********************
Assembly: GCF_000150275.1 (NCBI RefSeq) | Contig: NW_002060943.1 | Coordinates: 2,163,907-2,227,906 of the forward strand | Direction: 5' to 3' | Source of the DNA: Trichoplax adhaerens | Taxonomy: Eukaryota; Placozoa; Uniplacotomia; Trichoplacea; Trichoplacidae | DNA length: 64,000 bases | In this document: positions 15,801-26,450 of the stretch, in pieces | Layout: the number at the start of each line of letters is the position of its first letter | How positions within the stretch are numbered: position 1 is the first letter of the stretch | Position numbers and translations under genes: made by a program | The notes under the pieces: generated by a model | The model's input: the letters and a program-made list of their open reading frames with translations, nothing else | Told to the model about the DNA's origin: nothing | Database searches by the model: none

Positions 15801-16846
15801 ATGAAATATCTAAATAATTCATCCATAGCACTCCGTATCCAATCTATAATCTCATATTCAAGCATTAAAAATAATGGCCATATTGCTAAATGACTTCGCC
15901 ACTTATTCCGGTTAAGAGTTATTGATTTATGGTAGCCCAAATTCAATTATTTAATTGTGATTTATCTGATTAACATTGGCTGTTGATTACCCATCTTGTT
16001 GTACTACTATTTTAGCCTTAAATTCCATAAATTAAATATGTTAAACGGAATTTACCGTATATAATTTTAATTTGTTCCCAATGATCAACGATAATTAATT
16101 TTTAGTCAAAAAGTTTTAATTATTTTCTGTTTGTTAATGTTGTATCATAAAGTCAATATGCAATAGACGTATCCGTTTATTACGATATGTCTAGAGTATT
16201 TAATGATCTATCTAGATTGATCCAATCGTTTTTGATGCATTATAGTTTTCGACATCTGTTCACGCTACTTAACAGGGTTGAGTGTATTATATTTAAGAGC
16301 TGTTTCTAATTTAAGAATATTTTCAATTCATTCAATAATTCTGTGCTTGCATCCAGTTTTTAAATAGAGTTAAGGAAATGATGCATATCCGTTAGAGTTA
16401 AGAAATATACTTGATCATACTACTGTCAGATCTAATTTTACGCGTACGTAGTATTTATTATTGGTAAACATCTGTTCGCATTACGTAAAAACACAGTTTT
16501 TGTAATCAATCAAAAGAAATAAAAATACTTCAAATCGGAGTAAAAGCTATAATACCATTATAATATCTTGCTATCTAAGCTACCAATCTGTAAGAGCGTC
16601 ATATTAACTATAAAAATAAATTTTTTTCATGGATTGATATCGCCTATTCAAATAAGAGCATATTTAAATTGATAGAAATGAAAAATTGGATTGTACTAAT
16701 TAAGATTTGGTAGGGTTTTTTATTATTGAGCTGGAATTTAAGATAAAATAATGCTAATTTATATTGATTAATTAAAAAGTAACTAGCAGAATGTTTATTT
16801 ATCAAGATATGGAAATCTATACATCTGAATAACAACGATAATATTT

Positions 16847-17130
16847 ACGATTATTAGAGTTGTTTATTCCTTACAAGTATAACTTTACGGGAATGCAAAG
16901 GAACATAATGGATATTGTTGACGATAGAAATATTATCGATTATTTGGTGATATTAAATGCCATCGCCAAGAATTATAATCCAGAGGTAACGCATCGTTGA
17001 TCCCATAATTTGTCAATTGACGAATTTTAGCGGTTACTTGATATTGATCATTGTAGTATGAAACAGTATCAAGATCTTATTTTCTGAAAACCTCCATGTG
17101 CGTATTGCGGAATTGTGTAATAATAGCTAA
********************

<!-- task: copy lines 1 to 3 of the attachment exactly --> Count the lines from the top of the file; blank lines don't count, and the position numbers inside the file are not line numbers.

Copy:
Assembly: GCF_000150275.1 (NCBI RefSeq) | Contig: NW_002060943.1 | Coordinates: 2,163,907-2,227,906 of the forward strand | Direction: 5' to 3' | Source of the DNA: Trichoplax adhaerens | Taxonomy: Eukaryota; Placozoa; Uniplacotomia; Trichoplacea; Trichoplacidae | DNA length: 64,000 bases | In this document: positions 15,801-26,450 of the stretch, in pieces | Layout: the number at the start of each line of letters is the position of its first letter | How positions within the stretch are numbered: position 1 is the first letter of the stretch | Position numbers and translations under genes: made by a program | The notes under the pieces: generated by a model | The model's input: the letters and a program-made list of their open reading frames with translations, nothing else | Told to the model about the DNA's origin: nothing | Database searches by the model: none

Positions 15801-16846
15801 ATGAAATATCTAAATAATTCATCCATAGCACTCCGTATCCAATCTATAATCTCATATTCAAGCATTAAAAATAATGGCCATATTGCTAAATGACTTCGCC